There are several ways to write about the Spanish Civil War, that sorry three-year prelude to World War II which saw a struggling leftist democracy challenged and ultimately defeated by a fascist military coup.

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Beware the seemingly merry shades of green and red that spread so slowly and thickly across the holiday season, for something dark and uncertain, something that takes many forms, stirs beneath the joyful facade.

Let's be honest -- not everyone feels merry at this time of year. Psychologists say depression looms large around the holidays and one way to deal with it is cathartically. Thus, we submit that scary movies can be even more salutary at Christmas than at Halloween. So, Merry Christmas. Ho ho ho wa ha ha!

1. The Old Dark House (James Whale, 1932)

Between Frankenstein (1931) and The Invisible Man (1933), director James Whale made this over-the-top lark of a dark and stormy night with stranded travelers and a crazy family. In a wordless performance, Boris Karloff headlines as the deformed butler who inspired The Addams Family's Lurch. Charles Laughton, Raymond Massey, Gloria Stuart, Melvyn Douglas and Ernest Thesiger are among those so vividly present, and Whale has a ball directing them through a series of funny, stylish scenes. This new Cohen edition provides the extras from Kino's old disc, including commentaries by Stuart and Whale biographer James Curtis. The astounding 4K restoration of sound and image blows previous editions away. There's now zero hiss on the soundtrack, all the better to hear Massey starting things off with the first line of dialogue: "Hell!"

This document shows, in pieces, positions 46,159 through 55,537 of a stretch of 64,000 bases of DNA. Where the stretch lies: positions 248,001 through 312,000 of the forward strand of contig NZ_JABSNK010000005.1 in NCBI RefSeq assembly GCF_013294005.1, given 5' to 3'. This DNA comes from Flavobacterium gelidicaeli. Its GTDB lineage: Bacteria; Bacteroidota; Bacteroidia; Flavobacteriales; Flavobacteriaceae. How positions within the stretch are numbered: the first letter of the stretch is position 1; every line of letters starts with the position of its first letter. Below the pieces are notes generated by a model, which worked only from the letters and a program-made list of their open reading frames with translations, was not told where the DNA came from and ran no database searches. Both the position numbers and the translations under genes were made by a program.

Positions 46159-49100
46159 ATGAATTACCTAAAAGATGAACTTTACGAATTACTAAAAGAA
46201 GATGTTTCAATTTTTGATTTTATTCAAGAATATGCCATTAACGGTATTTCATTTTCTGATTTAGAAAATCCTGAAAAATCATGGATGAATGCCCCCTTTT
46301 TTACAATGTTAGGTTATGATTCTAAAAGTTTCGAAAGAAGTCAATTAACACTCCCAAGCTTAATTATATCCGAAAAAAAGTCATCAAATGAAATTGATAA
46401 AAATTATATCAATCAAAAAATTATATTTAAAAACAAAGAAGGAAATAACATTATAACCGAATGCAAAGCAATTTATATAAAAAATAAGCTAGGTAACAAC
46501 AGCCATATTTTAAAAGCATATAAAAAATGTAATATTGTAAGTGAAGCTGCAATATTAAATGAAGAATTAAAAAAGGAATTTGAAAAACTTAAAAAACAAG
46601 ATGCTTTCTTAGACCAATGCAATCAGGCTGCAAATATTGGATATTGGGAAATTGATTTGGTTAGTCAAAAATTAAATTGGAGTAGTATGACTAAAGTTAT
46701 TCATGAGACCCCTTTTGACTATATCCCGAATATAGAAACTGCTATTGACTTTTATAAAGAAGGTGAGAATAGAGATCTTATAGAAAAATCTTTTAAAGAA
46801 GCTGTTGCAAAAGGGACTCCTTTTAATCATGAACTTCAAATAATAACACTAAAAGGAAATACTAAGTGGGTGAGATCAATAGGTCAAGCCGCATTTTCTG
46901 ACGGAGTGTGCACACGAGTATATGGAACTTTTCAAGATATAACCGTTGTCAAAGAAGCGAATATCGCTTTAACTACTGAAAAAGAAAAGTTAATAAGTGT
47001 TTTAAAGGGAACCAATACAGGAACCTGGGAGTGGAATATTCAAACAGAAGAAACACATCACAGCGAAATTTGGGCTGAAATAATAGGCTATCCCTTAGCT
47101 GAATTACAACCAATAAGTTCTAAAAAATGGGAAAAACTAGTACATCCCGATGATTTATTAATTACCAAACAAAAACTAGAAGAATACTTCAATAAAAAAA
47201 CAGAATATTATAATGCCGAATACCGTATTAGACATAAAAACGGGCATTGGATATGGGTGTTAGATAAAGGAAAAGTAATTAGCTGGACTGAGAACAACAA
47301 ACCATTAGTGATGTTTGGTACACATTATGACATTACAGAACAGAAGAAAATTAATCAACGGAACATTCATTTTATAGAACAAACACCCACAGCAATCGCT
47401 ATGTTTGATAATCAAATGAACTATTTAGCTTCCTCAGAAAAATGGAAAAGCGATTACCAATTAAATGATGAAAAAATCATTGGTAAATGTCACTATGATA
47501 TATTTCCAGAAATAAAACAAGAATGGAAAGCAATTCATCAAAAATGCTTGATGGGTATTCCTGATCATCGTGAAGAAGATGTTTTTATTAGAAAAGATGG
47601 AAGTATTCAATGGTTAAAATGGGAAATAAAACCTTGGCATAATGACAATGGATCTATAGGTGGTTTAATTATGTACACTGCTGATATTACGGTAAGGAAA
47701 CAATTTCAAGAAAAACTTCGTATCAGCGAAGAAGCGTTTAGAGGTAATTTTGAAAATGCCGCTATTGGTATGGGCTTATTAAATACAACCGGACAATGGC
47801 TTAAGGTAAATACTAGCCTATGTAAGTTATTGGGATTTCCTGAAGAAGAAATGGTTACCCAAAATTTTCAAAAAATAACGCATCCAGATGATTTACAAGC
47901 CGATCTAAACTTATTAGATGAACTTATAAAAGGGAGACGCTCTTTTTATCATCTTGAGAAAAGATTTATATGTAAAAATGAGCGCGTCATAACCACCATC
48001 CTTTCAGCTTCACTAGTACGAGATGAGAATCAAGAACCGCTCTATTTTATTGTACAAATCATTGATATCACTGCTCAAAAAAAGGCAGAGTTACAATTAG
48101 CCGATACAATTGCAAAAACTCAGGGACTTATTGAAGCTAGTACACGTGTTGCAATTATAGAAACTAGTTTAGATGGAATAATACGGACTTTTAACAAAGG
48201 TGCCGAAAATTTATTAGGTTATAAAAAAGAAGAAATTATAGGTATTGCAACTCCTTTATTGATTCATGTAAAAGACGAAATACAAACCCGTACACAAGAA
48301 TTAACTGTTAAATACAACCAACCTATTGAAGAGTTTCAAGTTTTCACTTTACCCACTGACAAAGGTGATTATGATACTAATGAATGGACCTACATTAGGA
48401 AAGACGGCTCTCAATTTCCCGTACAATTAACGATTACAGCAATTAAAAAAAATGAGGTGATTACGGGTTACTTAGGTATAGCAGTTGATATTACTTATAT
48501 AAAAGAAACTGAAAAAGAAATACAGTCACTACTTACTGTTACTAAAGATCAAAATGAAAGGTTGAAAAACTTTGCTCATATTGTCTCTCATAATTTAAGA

(Available from Sony Pictures Home Entertainment)

2. The Lure (Agnieszka Smoczynska, 2015)

Two mermaid sisters (Marta Mazurek, Michalina Olszanska) can summon legs at will to mingle on shore with the band at a Polish disco, where their siren act is a hit. In this dark reinvention of Hans Christian Andersen's already dark The Little Mermaid, one love-struck sister is tempted to sacrifice her fishy nature for human mortality while her sister indulges moments of bloodlust. Abetted by writer Robert Bolesto and twin sister-musicians Barbara and Zuzanna Wronska, director Agnieszka Smoczynska offers a woman's POV on the fairy tale crossed with her glittery childhood memories of '80s Poland. The result: a bizarre, funy, intuitive genre mash-up with plenty of songs. This Criterion disc offers a making-of and two short films by Smoczynska, also on musical subjects.

(Available from Criterion Collection / Read PopMatters review here.)

3. Personal Shopper (Olivier Assayas, 2016)